Attract and build more diverse cohorts

Medical schools and teachers’ education programs have already made great strides in creating more diverse cohorts to reflect the society future professionals will serve. Admissions models that consider candidates based on more than academic achievement can result in more equitable opportunities for education. Encouraging URM groups and women to apply for business school by having a more equitable and holistic admissions process can help to create more diversity within your business school.

Each of Acuity’s assessment tools has their place within your admissions process to bring about the change that is desperately needed to promote DEIB within business school cohorts and beyond. By ensuring a fair and holistic admissions process, you will encourage individuals from diverse backgrounds and experiences to  further their education and, in turn, their career.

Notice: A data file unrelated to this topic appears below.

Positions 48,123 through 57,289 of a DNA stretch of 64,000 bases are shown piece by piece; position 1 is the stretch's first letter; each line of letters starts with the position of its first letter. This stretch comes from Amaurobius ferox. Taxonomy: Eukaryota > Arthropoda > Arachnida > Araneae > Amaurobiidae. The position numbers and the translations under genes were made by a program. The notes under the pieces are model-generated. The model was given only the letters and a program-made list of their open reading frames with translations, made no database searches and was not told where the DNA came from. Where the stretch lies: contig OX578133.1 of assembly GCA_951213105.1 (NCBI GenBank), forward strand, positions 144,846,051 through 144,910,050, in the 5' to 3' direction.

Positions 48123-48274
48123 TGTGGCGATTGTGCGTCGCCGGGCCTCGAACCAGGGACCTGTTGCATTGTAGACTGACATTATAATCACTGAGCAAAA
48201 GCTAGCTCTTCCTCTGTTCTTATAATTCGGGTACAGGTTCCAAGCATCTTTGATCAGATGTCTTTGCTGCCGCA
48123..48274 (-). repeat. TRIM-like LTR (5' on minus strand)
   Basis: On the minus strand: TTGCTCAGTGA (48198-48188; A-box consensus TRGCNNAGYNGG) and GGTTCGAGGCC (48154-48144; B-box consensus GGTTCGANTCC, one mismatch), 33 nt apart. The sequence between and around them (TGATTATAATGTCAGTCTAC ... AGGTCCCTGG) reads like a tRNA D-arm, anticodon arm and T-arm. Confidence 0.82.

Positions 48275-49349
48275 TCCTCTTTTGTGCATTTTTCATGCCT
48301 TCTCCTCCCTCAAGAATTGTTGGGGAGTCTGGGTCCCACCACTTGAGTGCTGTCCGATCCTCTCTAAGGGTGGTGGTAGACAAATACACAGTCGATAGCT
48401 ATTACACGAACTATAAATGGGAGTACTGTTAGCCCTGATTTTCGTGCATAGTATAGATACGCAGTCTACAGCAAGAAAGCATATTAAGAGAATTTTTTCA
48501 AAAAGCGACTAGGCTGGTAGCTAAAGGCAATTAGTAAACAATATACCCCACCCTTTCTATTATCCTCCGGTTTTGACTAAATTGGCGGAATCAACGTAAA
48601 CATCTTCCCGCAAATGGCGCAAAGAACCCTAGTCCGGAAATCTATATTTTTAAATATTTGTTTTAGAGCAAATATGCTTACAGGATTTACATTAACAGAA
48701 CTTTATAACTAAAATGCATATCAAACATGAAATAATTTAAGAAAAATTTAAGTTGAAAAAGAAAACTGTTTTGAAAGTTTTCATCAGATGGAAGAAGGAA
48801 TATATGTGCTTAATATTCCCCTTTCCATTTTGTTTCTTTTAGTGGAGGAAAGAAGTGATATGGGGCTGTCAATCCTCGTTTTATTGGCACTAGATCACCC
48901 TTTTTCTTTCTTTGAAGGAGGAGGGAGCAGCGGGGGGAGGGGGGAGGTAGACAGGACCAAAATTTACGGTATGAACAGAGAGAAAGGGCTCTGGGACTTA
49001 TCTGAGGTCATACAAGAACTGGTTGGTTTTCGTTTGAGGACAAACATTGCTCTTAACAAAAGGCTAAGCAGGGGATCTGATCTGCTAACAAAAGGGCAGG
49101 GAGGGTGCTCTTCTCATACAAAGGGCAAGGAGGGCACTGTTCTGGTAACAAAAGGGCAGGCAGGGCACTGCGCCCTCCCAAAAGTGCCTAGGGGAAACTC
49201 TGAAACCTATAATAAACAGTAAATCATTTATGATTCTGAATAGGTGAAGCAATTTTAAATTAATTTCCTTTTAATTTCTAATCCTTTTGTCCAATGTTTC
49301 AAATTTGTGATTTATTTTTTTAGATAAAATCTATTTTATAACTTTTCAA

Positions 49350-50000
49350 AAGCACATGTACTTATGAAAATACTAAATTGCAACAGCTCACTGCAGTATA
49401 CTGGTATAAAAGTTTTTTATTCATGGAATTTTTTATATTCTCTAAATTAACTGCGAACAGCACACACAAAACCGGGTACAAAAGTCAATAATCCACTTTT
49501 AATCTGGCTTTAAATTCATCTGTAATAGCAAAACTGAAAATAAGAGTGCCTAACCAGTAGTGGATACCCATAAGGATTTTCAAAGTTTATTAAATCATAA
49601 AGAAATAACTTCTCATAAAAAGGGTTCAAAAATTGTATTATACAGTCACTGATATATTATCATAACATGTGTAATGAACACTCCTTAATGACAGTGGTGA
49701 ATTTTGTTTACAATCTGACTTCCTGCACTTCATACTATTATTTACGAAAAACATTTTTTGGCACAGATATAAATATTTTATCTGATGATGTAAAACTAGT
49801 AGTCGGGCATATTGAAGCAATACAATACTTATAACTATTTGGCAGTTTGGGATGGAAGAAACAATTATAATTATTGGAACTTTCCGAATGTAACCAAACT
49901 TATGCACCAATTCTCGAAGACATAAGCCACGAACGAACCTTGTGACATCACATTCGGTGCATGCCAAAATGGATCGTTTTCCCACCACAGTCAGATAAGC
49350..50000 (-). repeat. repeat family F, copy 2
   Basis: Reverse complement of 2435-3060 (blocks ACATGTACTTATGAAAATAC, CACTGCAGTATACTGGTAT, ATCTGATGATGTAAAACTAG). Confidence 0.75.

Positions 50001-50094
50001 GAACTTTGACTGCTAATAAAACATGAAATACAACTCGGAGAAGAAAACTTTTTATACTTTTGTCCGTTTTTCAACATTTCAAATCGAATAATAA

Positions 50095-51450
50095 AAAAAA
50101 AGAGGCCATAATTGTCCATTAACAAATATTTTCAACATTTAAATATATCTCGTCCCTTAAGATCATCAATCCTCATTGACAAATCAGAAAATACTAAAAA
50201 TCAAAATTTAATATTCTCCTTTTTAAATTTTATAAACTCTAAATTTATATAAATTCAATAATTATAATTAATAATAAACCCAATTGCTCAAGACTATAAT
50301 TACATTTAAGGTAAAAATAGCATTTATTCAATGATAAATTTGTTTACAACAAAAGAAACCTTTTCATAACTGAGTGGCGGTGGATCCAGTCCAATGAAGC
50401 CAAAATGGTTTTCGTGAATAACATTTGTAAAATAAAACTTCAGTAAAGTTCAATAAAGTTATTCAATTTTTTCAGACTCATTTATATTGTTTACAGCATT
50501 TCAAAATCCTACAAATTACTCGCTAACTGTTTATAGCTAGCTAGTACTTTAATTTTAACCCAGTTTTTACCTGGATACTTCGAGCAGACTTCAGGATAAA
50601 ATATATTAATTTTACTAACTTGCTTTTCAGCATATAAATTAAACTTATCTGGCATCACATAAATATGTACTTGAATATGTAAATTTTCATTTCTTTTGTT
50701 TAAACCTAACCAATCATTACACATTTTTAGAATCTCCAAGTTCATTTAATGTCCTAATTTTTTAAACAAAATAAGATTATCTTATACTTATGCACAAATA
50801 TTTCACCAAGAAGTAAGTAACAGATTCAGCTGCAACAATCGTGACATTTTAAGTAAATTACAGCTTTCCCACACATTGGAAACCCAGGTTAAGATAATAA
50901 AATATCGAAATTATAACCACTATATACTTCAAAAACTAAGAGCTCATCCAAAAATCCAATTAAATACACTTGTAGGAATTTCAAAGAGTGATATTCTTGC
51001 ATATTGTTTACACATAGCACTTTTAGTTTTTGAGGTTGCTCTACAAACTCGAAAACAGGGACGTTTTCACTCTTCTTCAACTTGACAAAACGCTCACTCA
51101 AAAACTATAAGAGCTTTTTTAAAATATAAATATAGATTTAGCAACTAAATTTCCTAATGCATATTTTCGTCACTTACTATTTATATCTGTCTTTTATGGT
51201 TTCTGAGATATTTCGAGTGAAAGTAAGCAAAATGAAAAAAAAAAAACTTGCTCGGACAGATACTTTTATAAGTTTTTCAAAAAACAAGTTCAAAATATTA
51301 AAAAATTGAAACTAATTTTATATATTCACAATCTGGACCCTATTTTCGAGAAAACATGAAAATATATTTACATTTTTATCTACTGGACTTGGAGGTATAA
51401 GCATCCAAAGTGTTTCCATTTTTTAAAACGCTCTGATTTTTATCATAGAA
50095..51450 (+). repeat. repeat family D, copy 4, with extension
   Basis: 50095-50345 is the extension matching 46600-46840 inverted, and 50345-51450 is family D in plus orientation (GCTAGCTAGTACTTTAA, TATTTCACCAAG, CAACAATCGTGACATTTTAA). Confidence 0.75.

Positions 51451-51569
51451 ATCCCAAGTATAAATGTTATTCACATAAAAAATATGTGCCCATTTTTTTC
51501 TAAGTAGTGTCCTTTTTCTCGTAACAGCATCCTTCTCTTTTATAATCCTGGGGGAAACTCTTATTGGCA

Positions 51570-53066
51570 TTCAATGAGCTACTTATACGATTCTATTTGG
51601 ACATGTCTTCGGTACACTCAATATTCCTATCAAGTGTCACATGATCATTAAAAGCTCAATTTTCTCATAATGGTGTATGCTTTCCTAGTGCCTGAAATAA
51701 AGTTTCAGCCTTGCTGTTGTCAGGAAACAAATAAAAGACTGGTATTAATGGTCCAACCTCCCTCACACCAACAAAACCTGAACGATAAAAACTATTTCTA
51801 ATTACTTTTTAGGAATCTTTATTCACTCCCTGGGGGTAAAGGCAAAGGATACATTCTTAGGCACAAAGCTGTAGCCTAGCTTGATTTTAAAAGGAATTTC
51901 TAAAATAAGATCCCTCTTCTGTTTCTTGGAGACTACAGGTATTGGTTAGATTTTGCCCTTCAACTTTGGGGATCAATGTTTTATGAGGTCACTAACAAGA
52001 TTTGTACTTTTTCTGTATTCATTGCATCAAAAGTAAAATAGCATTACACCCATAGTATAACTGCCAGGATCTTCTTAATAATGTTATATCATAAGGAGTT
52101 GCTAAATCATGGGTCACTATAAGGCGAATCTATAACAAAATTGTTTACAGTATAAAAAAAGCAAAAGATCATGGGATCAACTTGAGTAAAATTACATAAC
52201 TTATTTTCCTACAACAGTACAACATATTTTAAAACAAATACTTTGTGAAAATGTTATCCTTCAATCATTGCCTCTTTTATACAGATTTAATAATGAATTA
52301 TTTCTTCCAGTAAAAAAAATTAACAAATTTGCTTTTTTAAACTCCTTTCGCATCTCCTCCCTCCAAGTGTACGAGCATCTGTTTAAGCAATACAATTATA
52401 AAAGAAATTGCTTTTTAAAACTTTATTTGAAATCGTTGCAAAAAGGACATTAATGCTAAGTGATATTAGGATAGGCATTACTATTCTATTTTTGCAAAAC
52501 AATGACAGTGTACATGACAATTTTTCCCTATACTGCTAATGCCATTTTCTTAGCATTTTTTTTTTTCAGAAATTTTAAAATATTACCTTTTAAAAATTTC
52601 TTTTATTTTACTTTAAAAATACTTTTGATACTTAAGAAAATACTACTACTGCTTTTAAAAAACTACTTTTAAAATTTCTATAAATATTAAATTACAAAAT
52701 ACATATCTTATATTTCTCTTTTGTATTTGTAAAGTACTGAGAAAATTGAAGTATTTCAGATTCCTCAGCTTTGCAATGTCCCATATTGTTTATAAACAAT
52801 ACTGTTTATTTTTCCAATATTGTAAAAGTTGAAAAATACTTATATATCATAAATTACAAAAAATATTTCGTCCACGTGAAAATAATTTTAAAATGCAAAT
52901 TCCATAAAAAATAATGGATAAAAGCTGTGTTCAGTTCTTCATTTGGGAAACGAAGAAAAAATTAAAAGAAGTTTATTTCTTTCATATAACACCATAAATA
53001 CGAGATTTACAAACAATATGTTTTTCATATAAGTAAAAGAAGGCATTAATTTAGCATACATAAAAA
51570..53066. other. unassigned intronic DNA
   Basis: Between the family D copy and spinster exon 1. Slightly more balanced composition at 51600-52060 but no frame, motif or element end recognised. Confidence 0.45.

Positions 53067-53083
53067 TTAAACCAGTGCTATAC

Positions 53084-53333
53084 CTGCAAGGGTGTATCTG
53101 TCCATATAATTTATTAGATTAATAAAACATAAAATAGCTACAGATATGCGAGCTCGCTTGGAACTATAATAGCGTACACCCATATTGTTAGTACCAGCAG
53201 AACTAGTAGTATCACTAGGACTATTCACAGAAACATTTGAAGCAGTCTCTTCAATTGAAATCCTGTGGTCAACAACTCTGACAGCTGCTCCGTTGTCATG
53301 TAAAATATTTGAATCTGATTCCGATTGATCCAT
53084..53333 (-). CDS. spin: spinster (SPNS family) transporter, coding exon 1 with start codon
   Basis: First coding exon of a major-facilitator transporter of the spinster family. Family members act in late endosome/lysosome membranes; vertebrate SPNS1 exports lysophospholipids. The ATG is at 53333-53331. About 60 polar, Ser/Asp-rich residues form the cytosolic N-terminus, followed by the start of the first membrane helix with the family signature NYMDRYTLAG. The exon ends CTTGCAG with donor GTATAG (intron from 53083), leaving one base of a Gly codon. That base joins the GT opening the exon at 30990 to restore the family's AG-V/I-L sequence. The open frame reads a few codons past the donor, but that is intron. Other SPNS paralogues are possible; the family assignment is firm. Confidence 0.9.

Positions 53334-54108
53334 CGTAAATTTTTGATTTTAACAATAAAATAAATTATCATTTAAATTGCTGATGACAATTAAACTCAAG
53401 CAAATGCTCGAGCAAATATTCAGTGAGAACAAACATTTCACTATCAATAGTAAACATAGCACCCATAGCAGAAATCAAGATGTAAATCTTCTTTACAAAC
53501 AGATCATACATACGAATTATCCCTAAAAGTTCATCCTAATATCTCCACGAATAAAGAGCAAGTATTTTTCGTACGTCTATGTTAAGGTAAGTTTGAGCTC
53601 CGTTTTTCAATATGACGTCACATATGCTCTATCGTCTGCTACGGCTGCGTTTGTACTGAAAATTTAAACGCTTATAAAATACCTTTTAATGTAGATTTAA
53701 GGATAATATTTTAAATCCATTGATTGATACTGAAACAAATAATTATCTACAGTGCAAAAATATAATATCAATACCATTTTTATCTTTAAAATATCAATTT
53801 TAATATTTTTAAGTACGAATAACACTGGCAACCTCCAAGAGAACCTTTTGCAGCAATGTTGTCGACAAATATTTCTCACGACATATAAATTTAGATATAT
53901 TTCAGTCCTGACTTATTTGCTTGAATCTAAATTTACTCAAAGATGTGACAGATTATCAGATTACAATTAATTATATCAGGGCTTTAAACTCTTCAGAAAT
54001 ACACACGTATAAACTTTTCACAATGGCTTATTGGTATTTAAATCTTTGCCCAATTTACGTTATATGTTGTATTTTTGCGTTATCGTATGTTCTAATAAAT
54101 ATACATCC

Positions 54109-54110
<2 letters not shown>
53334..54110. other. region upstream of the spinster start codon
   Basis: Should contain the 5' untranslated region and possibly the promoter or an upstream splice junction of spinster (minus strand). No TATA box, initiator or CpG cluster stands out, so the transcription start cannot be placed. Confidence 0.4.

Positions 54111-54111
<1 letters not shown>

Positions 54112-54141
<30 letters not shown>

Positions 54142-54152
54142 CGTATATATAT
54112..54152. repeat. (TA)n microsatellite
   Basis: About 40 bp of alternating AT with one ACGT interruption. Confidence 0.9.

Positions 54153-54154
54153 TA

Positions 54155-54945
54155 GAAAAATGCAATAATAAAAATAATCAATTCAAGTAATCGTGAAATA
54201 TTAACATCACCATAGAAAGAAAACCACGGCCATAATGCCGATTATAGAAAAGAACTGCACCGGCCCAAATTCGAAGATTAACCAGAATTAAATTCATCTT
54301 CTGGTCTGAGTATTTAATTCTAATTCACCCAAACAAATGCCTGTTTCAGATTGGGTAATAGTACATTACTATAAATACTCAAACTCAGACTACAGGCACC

Improve your admissions process today

Casper is our online, open response Situational Judgment Test (SJT) which assesses important non-cognitive skills such as motivation, ethics, and problem solving in a standardized way. Integrating Casper into your admissions process will support diversity, inclusion, reduce human bias, and promote a fair process by better understanding the whole applicant.